Andrea Walens, PhD, is a 29-year-old BRCA1 previvor located in North Carolina. She is a cancer researcher, cancer caregiver, and a cancer research and patient advocate. She is also an outreach leader, peer navigator, and patient advocate leader for Facing Hereditary Cancer Empowered (FORCE). Dr. Walens enjoys spending time with her husband and her dog Sadie, visiting family, hiking in state and national parks, baking, and taking care of the many plants she accumulated over quarantine. View Dr. Walens’ disclosures.
I remember the call like it happened yesterday: “Andrea, you have your mother’s mutation.” In that moment, I felt my life shifting below my feet. From then on, everything would be different, all because I inherited my mother’s BRCA1 genetic mutation.
I was 22 when I was diagnosed with a BRCA1 mutation, which is linked with an increased risk of breast cancer and other types of cancer. My diagnosis was followed by a slew of doctors’ appointments full of questions about my future plans for cancer screenings and preventive surgeries. I was told that I couldn’t do much until I was 25, which was when I could start undergoing breast magnetic resonance imaging (MRI) every year until age 35 or so. Then, I would switch to alternating mammograms and MRIs every 6 months.
I was also told that, at some point, I could undergo a prophylactic double mastectomy, which is the removal of both breasts to prevent the development of breast cancer. The original advice I received was to wait to get the operation until after having children so I could breastfeed. At the time, I had no clear plans of marriage or having children, and the thought of waiting until that unknown time was extremely nerve-racking for me. Choosing to undergo surgery is an extremely hard and personal decision, and it is not right for everyone. I felt confident that I would be well taken care of with the screening protocol my doctors recommended, but I knew that one day, I would be ready to have my mastectomy.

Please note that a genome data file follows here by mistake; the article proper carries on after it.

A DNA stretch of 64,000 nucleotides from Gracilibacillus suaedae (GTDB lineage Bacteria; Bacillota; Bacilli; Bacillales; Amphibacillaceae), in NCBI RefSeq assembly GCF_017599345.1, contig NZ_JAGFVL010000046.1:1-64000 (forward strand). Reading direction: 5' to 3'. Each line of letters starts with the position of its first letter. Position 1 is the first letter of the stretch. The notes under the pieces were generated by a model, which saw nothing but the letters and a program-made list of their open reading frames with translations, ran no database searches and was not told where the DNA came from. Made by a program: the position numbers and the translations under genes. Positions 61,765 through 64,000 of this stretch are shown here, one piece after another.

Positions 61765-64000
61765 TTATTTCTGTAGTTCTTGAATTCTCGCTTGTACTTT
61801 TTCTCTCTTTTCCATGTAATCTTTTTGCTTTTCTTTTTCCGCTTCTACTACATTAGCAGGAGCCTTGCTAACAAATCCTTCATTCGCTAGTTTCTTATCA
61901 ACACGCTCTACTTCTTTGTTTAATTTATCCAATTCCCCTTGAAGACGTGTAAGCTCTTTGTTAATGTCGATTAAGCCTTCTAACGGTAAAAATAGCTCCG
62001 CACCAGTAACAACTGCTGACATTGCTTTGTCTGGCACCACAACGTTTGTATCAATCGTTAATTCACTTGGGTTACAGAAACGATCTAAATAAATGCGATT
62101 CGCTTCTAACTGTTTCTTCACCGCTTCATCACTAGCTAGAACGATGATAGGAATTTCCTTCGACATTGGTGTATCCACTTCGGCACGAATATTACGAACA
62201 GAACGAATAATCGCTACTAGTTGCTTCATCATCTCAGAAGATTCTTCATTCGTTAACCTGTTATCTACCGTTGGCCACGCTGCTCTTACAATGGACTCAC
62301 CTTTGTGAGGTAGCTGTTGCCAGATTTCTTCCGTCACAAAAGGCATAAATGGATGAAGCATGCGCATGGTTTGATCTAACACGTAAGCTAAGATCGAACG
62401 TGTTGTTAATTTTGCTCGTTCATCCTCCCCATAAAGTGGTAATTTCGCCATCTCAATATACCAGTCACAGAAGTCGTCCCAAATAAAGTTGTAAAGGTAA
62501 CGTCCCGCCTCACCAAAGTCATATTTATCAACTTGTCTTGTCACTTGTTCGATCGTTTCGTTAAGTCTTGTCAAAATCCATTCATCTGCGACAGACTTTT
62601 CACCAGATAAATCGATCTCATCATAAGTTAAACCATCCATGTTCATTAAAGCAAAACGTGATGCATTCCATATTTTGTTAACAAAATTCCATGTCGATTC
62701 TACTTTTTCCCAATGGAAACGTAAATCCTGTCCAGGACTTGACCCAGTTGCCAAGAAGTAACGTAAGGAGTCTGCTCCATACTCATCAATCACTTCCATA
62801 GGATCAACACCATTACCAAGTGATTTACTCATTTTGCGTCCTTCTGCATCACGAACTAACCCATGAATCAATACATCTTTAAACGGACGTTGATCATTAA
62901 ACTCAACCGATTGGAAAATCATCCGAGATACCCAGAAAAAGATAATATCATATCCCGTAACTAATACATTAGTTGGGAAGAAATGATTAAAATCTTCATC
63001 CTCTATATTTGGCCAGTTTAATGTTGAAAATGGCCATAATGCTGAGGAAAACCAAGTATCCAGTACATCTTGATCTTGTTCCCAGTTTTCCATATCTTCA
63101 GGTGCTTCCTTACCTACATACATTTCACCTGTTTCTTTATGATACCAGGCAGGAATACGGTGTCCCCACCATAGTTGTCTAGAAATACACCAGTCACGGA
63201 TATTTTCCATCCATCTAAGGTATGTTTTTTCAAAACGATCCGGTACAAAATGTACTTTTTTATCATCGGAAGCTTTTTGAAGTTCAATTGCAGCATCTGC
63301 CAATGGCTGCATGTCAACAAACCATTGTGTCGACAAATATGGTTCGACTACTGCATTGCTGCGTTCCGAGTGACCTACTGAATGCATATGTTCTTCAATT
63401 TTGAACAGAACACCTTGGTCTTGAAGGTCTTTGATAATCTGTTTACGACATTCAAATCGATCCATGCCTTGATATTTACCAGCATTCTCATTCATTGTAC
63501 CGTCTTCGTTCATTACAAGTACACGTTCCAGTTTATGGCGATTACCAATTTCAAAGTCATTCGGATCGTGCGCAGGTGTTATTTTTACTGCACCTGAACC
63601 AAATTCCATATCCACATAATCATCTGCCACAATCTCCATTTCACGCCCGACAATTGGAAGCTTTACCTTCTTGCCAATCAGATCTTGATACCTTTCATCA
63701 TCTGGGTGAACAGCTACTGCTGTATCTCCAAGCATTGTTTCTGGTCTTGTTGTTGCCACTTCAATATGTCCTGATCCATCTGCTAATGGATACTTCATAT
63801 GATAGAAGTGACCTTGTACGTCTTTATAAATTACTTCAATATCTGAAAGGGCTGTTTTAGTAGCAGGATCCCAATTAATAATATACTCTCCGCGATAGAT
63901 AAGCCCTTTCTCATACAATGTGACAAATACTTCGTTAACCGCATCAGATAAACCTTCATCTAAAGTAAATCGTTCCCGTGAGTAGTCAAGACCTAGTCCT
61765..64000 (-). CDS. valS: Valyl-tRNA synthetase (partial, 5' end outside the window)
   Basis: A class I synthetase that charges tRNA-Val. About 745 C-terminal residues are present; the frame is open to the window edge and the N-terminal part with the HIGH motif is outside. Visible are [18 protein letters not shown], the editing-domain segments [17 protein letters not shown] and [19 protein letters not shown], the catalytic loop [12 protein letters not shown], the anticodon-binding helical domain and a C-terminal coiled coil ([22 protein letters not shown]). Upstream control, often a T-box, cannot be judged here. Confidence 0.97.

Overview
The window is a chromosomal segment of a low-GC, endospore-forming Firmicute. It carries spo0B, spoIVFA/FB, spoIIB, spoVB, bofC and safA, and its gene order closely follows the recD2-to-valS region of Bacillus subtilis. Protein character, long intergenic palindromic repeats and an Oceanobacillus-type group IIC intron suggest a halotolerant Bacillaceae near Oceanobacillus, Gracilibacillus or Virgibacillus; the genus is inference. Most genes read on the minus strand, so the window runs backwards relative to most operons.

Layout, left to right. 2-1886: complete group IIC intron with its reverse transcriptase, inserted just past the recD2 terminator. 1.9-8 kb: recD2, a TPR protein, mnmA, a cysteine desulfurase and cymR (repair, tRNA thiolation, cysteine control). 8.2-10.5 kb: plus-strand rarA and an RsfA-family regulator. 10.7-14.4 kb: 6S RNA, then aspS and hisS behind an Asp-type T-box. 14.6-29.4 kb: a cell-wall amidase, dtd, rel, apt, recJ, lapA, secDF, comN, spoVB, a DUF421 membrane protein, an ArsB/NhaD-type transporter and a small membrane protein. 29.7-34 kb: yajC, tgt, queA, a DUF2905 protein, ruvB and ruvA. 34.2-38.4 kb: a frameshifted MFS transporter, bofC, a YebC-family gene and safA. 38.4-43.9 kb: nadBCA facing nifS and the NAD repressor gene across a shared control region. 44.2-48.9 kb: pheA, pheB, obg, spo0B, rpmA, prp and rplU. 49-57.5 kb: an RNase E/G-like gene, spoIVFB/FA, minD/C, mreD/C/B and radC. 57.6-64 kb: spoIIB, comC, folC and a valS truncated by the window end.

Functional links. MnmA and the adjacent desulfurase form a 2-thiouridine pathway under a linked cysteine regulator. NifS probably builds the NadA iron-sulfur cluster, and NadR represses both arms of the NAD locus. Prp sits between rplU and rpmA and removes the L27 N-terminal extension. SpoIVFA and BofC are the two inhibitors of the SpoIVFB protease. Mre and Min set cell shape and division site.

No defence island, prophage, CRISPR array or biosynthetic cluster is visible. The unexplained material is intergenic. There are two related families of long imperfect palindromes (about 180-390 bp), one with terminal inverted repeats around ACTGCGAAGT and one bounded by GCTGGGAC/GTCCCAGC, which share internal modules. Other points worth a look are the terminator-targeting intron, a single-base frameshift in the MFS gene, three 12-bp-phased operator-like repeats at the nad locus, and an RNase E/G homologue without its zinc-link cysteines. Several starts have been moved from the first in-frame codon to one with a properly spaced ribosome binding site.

Deciding to get a prophylactic double mastectomy
My mom was 46 when she was diagnosed with breast cancer, a disease she had been working hard to prevent since her own mother’s breast cancer diagnosis at age 46. It wasn’t until a few months into her remission that we learned that the cause of early death for generations of women in our family was a BRCA1 mutation. After being re-diagnosed with stage IV breast cancer, my mom would only live a few months past her 47th birthday. Her courage to get genetic testing and her experience as a cancer survivor drive every decision I make to this day.
The longer I sat with my mutation, the more I wanted to have some control over an uncontrollable ticking time bomb. When I turned 28, I decided I didn’t want to wait any longer, and I scheduled my prophylactic double mastectomy. After months of research and reading about other people who had children post-mastectomy, I decided it was the best decision for me.
I turned 28 in March 2020, and as we all experienced, the world changed drastically due to COVID-19 shortly after my birthday and my decision to get the surgery. Trying to schedule a preventive surgery in the middle of a pandemic was not easy, and I faced many obstacles in getting it on the calendar. Finally, in June, I had a date for my surgery: August 19, 2020.